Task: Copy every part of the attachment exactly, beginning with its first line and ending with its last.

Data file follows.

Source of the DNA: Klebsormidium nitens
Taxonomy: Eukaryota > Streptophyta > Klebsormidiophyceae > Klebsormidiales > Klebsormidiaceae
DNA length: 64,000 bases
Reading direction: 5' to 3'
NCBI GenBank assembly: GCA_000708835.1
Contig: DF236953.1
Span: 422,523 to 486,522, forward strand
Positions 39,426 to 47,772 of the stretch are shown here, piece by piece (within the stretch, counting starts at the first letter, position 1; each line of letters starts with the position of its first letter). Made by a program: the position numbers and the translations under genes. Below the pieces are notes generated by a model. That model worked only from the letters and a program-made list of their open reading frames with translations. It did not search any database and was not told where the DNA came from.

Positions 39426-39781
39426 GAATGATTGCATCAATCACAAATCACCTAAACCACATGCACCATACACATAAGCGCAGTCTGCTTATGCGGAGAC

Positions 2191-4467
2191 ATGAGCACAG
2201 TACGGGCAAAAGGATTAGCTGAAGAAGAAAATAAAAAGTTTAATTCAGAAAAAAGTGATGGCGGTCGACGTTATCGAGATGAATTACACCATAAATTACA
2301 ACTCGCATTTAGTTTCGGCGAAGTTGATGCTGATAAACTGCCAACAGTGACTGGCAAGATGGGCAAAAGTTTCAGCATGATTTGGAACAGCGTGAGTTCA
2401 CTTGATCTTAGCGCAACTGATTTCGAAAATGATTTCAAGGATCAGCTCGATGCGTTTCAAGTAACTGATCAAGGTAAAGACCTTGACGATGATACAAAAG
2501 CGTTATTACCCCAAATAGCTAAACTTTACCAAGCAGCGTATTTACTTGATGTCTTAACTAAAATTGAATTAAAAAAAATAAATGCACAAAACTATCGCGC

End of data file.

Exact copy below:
Source of the DNA: Klebsormidium nitens
Taxonomy: Eukaryota > Streptophyta > Klebsormidiophyceae > Klebsormidiales > Klebsormidiaceae
DNA length: 64,000 bases
Reading direction: 5' to 3'
NCBI GenBank assembly: GCA_000708835.1
Contig: DF236953.1
Span: 422,523 to 486,522, forward strand
Positions 39,426 to 47,772 of the stretch are shown here, piece by piece (within the stretch, counting starts at the first letter, position 1; each line of letters starts with the position of its first letter). Made by a program: the position numbers and the translations under genes. Below the pieces are notes generated by a model. That model worked only from the letters and a program-made list of their open reading frames with translations. It did not search any database and was not told where the DNA came from.

Positions 39426-39781
39426 GAATGATTGCATCAATCACAAATCACCTAAACCACATGCACCATACACATAAGCGCAGTCTGCTTATGCGGAGAC

Positions 2191-4467
2191 ATGAGCACAG
2201 TACGGGCAAAAGGATTAGCTGAAGAAGAAAATAAAAAGTTTAATTCAGAAAAAAGTGATGGCGGTCGACGTTATCGAGATGAATTACACCATAAATTACA
2301 ACTCGCATTTAGTTTCGGCGAAGTTGATGCTGATAAACTGCCAACAGTGACTGGCAAGATGGGCAAAAGTTTCAGCATGATTTGGAACAGCGTGAGTTCA
2401 CTTGATCTTAGCGCAACTGATTTCGAAAATGATTTCAAGGATCAGCTCGATGCGTTTCAAGTAACTGATCAAGGTAAAGACCTTGACGATGATACAAAAG
2501 CGTTATTACCCCAAATAGCTAAACTTTACCAAGCAGCGTATTTACTTGATGTCTTAACTAAAATTGAATTAAAAAAAATAAATGCACAAAACTATCGCGC